3.) Diagnostics

In-The-Shoe Wedges are also great for diagnostics. If you are looking to determine the effects of wedging on cycling mechanics, ITS Wedges provide the ability to make quick changes.  This also holds true if you are testing out comfort but do not want to take the time to remove your cleats, add cleat wedges, and realign (time saver).  We should mention that this is usually a temporary change.  Once the comfort or mechanics are confirmed, the first choice to correct your foot’s natural angle/tilt is almost always cleat wedges.

In The Shoe Wedges

4.) Fine Tuning

In-The-Shoe Wedges also offer a fine-tuning option for cyclists “in-between” wedge levels or it is tough to tell if 2 cleat wedges or 3 cleat wedges is the better solution. In other words, if 2 or 3 cleat wedges help correct your mechanics and reduce foot pain, try using 2 cleat wedges and add an ITS as the 3rd wedge. Go out on a ride and spend some with the ITS in the shoe and some time with it in your back pocket. Over a period of time, you will usually discover the preferred amount of cleat wedging.  For many cyclists, you may require more than 3 Cleat Wedges.  Since we do not recommend using more than 3, the ITS wedge provides the extra bit of tilt needed!

Why do I Have Foot Pain in my SIDI Bike Shoes?

Concern

“I have been indoor cycling (spinning1) for a year. I love it and do it 2 times a week sometimes 3 or more. Unfortunately, I’m experiencing problems with my SIDI bike shoes.  I love them but I noticed well into the class that I started to develop a pain/soreness etc. As a result, I placed insoles in my SIDI bike shoes and they didn’t provide relief. The soreness resides on the outer side of both my right and left foot–more on the fattier side of your foot aligned. I’m desperately looking for a solution.  If you could help me with some information I would really appreciate it. Thanks.”

Response

Many customers contact us complaining of discomfort or pain on the bottom, outermost part of their foot. The illustration on the left below shows the location of the MOST common “hot foot” or foot discomfort. This seems to hold true with the description mentioned in the question.

sidi bike shoes Foot Pressure Cleat Wedges

The illustration on the right displays even pressure across the entire ball of their foot. Cyclists often describe this as feeling better connected, more stable, even-feeling…etc.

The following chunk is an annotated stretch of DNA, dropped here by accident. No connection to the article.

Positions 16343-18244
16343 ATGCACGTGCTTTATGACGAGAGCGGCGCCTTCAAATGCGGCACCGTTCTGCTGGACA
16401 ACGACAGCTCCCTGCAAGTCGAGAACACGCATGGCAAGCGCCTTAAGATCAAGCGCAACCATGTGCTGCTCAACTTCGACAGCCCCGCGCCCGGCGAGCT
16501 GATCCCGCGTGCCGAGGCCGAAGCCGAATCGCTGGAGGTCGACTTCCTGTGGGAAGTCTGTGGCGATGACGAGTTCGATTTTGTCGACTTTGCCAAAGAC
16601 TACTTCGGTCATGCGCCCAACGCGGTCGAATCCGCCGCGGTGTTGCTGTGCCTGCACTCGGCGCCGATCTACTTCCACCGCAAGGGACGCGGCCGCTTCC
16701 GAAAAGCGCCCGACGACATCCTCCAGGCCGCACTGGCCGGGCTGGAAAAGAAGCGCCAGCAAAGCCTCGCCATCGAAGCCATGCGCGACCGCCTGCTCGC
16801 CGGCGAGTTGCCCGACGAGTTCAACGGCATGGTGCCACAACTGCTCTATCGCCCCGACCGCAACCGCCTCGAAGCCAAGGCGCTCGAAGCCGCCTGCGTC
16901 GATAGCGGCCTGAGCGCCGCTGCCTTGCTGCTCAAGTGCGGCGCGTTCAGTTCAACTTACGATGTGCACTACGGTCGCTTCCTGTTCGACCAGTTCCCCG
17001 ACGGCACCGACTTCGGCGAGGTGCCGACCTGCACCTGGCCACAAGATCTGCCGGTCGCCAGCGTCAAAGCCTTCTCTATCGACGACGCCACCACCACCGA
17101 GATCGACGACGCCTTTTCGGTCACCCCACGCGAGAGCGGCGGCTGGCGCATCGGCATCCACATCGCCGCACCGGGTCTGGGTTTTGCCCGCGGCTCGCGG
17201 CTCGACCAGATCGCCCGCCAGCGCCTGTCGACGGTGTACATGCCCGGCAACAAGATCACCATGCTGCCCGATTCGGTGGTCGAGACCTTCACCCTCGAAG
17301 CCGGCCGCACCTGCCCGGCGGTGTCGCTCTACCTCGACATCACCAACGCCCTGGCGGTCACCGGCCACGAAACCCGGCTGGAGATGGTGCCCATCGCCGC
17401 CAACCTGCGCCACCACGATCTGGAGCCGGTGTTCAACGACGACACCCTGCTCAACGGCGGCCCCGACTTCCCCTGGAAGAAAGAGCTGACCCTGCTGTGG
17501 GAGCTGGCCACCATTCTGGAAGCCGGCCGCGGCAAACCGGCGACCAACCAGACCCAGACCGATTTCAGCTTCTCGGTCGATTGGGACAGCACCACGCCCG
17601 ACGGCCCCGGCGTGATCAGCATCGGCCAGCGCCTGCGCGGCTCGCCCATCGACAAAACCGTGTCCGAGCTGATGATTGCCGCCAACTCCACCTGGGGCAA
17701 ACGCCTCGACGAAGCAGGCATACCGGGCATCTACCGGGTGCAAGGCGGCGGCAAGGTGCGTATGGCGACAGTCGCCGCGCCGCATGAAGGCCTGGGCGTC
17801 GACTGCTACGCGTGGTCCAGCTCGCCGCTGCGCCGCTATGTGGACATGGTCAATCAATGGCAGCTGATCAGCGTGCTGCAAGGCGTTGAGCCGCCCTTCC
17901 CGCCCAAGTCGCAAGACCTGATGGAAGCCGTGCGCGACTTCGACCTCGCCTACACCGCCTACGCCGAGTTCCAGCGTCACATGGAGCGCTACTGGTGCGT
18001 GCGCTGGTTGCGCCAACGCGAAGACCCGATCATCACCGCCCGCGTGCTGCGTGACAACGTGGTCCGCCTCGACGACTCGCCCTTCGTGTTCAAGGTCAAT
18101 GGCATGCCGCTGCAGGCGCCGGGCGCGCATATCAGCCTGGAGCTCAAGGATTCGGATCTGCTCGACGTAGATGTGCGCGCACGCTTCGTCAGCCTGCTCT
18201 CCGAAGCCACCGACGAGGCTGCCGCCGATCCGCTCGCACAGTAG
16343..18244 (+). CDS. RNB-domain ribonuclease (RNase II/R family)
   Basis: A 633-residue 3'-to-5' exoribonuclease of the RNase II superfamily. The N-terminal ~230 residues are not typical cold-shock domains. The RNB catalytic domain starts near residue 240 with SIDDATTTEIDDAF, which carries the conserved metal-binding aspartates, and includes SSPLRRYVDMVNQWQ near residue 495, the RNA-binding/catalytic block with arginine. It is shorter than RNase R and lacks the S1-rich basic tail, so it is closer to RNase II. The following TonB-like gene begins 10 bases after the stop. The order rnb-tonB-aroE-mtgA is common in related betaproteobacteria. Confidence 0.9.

There are 2 ways to look at your own feet and see why there is often more pressure toward the outside of the foot.

Manual Method 

With your knees on a chair, ask someone to hold a book or ruler across the balls of your feet. Are they angled up toward the inside?

Foot Tilt Pedal Wear sidi bike shoesPedal wear foot tilt sidi bike shoes

Foot Fit Calculator

Download the FREE Foot Fit Calculator at the Google Play Store.  The App will walk you through the process (you still need a friend to help) to measure your foot tilt.  Not only will it help you determine foot tilt, but it will also provide you with the solution to your foot pain!  This method is preferred to the manual measurement do to the ability to provide you with the number of cleat wedges you may need to alleviate foot pain.

sidi bike shoes foot fit calculator

sidi bike shoes google play

The Solution

BikeFit provides the solution for you called Cleat Wedges.  They accommodate for your foot’s natural position by creating an angle on your cycling cleat(s) where it connects to the pedal. The number of Cleat Wedges on one shoe in no way dictates the proper number of Cleat Wedges you’ll need on the other shoe.

Each Cleat Wedge contains one degree of slope (or angle) and can be stacked based on your needs (see below for an example of “stacking”).

sidi bike shoes cleat wedges sidi bike shoes wedges

You also mentioned the insoles you tried did not provide relief. That does not mean your insoles are bad but, insoles rarely (if ever) address the tilt of the foot as described above. Consequently, SIDI bike shoes are not the culprit.  Rather (from what you just learned), cyclists experience foot pain in most cycling shoes.

You can order Cleat Wedges by clicking the picture of wedges above or visit a BikeFit Pro or Dealer who carries them.

1Spinning is a registered trademark of Mad Dogg Athletics, Inc.